Introduction to market research
Market research in digital marketing is the process of gathering information about consumers’ needs and preferences. In E-commerce it’s an important process because market research helps you determine the potential for growth and success within a specific business or industry. It can also help you tailor your marketing, advertising, and business policies to meet the needs and desires of your target audience. Your target audience is the group of people most likely to purchase your company’s products.
Types of market research
There are two ways you can go about gathering research information. The first is primary market research, which is research that’s done by you (or someone you hire to do it for you). It might include conducting surveys or interviews, directly observing someone interacting with a product, or conducting a focus group.
The second type of market research is secondary market research, which is research that uses information someone else has put together. It requires gathering information from published sources, such as consumer insight reports, published surveys or interviews, or other resources.
Because secondary research requires less time and money, it’s often the best place to start. You don’t have to find consumers to participate in your research or reimburse them. Although you may have to pay for access to information from these published sources, the cost is typically much less than you would pay to conduct primary research.
By starting with secondary research, you’ll get a general overview of the industry and a better understanding of consumers’ needs and preferences. Then you’ll have a better idea of where to focus your efforts when you conduct primary research to gather information that wasn’t available in the secondary research.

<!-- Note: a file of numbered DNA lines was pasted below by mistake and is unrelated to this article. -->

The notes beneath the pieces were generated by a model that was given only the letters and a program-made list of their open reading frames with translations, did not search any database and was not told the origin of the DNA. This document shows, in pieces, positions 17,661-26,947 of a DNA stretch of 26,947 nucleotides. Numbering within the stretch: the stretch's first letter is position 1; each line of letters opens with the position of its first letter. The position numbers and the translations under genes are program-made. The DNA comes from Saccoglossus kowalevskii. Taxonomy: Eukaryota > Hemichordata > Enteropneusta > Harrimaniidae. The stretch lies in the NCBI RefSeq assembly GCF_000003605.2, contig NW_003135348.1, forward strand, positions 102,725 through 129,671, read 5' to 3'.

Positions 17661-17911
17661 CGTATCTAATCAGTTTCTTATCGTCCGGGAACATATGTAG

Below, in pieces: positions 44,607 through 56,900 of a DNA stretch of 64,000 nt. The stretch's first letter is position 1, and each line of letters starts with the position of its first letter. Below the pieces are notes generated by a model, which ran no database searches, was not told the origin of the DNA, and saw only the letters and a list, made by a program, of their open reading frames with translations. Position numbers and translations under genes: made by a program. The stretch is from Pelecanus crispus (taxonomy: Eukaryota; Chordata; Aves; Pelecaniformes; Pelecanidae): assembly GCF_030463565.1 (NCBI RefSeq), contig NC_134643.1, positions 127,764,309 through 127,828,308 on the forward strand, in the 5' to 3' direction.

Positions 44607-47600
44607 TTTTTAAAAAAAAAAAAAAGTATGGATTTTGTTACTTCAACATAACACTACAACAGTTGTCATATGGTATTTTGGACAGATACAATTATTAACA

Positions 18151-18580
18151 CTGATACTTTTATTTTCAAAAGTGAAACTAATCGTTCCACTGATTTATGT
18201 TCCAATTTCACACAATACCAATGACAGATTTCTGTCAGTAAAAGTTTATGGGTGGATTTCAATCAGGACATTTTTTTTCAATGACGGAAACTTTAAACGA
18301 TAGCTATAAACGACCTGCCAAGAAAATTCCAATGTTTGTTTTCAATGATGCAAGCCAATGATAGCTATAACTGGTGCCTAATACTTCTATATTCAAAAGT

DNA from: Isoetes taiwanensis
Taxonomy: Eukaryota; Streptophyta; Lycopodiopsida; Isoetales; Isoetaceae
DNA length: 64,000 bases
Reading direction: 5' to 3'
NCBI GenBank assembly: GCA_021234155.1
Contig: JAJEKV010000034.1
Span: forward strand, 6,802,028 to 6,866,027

Primary research takes more time, money, and effort, but it can provide information that’s very specific to a particular business. It also provides the most up-to-date information, since the market may have changed since the secondary research was conducted.
Market research questions
Before you start conducting research, it’s helpful to figure out what type of information you need. This will depend on the company’s goals for market research, such as launching a new brand, entering a new market, rebranding an old product, or a different goal. The goals for market research could be to learn more about the size of the market, your target audience, or the competition—or perhaps all three.
If your company has done market research before, you may have access to some of this information already. In that case, you may not need to research all of these areas. Or, your responsibility may be to find out if the market has changed since the last time your company did market research. In that case, you may need to start your research from the beginning, finding out all you can about the size of the market, your target audience, and your competition.
Here are some questions that can help guide your market research:
- Is there a large enough demand for the product or service you’re trying to sell?